Khatana’s experience is gruesome but not singular. Many others in Kashmir share similar experiences at the hands of the Indian military. The 550-page new report titled Torture: Indian State’s Instrument of Control in Indian-administered Jammu and Kashmir by two Kashmir-based human rights organizations, Association of Parents of Disappeared Persons (APDP) and Jammu Kashmir Coalition of Civil Society (JKCCS), has found trends and patterns in its examination of 432 other cases to reveal that torture is “routine, intrinsic to the very existence of the Indian state in Kashmir.”
It is worthwhile to quote from the report to show the extent to which this is the case:
“Apart from verbal abuse, the other forms of torture that we have come across during this research include stripping the detainees naked (or down to bare minimum), beatings with wooden sticks, iron rods or leather belts, roller treatment whereby a heavy wooden log or an iron rod is rolled over the legs of the detainee, with extra weight applied to it by forces personnel who sit on the opposite sides of this rod, water-boarding, electrocution, hanging from the ceiling, dunking detainees’ head in water (which is sometimes mixed with chilli powder), burning of the body with iron rods, heaters or cigarette butts, solitary confinement, sleep deprivation, sexualized torture including rape and sodomy, among others.”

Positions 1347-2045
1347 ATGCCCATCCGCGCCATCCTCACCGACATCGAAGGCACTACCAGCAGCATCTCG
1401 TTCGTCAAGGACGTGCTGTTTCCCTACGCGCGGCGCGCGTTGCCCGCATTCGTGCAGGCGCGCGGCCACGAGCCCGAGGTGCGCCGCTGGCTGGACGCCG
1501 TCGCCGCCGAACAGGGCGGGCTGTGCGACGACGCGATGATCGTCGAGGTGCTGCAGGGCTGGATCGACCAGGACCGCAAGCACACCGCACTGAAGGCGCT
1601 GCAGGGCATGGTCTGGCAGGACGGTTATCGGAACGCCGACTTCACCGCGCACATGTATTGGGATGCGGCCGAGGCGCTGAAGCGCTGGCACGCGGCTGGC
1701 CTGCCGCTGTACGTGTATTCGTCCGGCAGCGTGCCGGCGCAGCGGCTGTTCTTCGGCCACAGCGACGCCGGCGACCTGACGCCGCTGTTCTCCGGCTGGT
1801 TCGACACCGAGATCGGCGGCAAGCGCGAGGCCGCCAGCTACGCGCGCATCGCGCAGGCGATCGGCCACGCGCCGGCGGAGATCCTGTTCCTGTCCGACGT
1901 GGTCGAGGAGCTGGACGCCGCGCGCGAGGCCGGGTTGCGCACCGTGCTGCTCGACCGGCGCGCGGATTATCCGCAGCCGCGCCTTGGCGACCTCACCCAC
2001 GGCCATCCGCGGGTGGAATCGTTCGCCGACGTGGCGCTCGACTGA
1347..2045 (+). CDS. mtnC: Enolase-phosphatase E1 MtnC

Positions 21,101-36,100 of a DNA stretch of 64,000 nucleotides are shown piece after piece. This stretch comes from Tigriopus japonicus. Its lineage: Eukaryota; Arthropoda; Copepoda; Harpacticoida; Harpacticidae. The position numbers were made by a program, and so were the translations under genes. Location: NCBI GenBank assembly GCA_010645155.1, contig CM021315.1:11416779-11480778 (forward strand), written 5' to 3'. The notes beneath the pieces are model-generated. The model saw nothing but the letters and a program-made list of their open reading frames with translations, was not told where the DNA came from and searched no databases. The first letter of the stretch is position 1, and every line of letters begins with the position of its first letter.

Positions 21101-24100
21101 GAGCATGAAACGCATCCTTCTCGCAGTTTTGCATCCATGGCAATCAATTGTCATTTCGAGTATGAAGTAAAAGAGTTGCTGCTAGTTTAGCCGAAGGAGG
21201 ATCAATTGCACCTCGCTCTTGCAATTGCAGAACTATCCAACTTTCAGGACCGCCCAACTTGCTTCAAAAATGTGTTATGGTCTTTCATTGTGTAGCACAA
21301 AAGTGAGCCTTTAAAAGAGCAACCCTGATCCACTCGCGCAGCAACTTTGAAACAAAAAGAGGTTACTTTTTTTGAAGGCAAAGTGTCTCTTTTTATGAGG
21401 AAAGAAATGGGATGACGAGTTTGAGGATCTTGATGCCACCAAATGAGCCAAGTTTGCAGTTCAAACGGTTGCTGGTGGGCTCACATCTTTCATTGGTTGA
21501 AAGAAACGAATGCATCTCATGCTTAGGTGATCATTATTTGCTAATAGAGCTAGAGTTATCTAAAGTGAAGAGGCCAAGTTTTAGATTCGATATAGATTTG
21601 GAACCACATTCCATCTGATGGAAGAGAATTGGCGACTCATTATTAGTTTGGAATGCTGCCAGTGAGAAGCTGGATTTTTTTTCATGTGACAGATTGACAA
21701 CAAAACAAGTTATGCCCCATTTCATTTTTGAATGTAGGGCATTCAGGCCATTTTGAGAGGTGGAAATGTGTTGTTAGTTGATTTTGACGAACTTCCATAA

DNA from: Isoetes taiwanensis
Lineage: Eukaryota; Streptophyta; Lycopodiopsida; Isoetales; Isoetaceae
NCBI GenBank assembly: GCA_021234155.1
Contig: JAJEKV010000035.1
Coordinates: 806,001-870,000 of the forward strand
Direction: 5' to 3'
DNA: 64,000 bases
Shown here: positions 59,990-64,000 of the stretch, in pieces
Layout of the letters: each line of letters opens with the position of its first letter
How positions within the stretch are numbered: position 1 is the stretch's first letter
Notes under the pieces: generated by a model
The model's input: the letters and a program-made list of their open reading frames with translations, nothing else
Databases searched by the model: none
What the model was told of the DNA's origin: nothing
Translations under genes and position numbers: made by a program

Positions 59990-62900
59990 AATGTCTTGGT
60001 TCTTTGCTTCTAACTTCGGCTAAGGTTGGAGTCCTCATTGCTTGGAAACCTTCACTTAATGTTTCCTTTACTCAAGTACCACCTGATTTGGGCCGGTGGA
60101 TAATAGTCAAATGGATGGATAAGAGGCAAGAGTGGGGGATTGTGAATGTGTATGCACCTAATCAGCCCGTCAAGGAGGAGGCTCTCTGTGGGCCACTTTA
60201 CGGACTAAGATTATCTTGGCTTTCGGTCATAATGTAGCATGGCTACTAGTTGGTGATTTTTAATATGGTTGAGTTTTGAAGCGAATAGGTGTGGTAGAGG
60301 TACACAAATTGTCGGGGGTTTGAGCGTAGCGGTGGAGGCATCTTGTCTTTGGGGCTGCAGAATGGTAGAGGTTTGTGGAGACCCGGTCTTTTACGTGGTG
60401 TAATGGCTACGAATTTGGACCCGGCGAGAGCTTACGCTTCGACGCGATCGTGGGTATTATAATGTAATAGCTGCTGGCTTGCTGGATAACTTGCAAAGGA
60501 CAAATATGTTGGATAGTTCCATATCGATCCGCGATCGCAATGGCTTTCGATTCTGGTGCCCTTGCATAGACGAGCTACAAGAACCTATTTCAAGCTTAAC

Based on the case studies, the report points out that most victims of torture are civilians (70 percent) and more than one in every ten tortured Kashmiris never survive the ordeal. Those who do survive end up with lifelong grievous internal and external bodily harm that permanently incapacitates them.